A Norwegian fjord is a small but strong breed of horse. Ninety percent of Norwegian Fjords are brown dun in color. “Dun” refers to an animal that has dilute coloration with a darker line down the center of the back and faint zebra-like striping on the legs. The other ten percent of Norwegian fjords also have the dun markings but a different base color. This breed also has a distinctly colored mane, with light-colored hair on the edges and darker hair in the center. The mane is typically cut short, with the outside hair cut slightly shorter, so that it will stand up straight and the coloration can be seen.
An adult Norwegian fjord measures 13-14 hands (52-56 inches or 132.1-142.2 cm) tall at the withers (shoulders) and weighs between 900 and 1,200 pounds (408.2-544.3 kg).
As prey animals, horses have many features that help to protect them.
- Their large eyes are set on the side of their heads so they can see nearly all the way around their bodies.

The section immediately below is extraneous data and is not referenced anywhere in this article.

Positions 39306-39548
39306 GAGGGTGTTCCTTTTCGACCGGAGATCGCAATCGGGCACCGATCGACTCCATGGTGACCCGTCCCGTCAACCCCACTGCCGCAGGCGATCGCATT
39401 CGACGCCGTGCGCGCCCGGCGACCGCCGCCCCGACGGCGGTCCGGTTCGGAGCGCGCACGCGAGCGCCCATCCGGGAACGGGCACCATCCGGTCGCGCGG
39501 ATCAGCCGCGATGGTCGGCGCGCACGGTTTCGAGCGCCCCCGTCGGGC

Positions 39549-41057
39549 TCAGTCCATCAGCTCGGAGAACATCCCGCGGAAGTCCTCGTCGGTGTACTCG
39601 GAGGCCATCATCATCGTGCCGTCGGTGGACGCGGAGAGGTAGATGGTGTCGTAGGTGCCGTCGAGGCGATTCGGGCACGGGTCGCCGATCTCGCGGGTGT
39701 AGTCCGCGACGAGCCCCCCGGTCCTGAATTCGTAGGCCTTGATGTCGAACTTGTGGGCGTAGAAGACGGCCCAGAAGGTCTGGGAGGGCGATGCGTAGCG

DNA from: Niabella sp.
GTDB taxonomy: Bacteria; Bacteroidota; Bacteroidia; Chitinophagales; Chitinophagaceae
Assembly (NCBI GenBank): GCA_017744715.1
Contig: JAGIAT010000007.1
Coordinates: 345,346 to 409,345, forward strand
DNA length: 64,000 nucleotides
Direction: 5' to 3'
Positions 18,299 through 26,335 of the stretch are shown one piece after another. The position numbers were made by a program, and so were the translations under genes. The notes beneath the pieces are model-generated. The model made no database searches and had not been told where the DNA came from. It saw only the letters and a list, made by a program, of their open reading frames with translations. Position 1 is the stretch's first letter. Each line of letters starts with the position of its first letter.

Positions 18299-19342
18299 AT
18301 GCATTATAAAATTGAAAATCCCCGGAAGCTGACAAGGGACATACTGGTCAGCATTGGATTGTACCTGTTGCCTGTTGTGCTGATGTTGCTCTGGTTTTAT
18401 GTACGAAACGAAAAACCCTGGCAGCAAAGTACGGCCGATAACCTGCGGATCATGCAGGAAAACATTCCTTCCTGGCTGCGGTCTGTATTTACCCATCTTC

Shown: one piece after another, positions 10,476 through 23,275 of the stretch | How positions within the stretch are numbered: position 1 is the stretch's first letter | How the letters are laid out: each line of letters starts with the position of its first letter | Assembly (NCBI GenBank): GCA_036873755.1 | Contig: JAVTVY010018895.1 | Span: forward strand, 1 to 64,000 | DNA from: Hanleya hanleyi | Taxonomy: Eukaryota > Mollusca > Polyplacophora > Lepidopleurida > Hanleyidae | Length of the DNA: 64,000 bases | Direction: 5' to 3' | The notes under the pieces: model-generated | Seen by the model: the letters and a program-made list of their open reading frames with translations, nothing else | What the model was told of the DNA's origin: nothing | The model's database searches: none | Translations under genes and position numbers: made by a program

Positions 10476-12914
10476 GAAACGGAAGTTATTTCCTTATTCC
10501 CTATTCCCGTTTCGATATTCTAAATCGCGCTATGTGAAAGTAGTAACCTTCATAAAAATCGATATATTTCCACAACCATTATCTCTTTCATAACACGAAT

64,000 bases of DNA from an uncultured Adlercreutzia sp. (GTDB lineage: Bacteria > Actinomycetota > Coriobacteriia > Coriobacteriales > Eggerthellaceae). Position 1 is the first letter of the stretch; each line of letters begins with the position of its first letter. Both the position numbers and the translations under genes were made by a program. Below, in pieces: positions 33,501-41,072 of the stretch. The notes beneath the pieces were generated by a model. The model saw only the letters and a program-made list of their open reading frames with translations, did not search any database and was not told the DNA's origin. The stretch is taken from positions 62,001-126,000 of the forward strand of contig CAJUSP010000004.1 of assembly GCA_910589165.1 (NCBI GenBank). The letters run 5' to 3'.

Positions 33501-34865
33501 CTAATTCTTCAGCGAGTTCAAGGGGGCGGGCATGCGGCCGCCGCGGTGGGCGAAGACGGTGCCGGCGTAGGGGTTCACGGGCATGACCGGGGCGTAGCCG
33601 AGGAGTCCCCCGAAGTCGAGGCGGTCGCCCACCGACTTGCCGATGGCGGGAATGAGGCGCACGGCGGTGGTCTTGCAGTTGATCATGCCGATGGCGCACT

- Their ears swivel separately so they can determine the exact location of a sound.
- Horses’ strong legs enable them to run very quickly to escape predators.
Other adaptations specific to the Norwegian fjord breed are their muscular bodies that historically have allowed them to pull loads and perform other work on farms, and their agility which helped them to navigate Norway’s rocky hillsides.
The horses at Cosley Zoo are fed hay, a type of grass grown specifically for animal consumption.
Horses have an 11-month gestation period, after which they give birth to one foal (baby horse). Twins are rare and undesirable due to their weakness and smaller size.
Although they can tolerate cold weather fairly well, horses do need shelter from the wind and rain. During the day, the Norwegian fjord shares an outdoor yard with Cosley Zoo’s Shetland pony. Each evening the horses are led into their individual stalls inside the barn to spend the night. They are brought indoors during the day in the case of extreme weather conditions such as heavy rain or lightning.
Horses can live to be up to 30 years old, with an average life expectancy of 20-25 years.
Traditionally, Norwegian fjords performed work on Norwegian farms. They have a reputation for their calm and gentle temperament, and for being easy to train. They make good family horses and can be ridden or driven.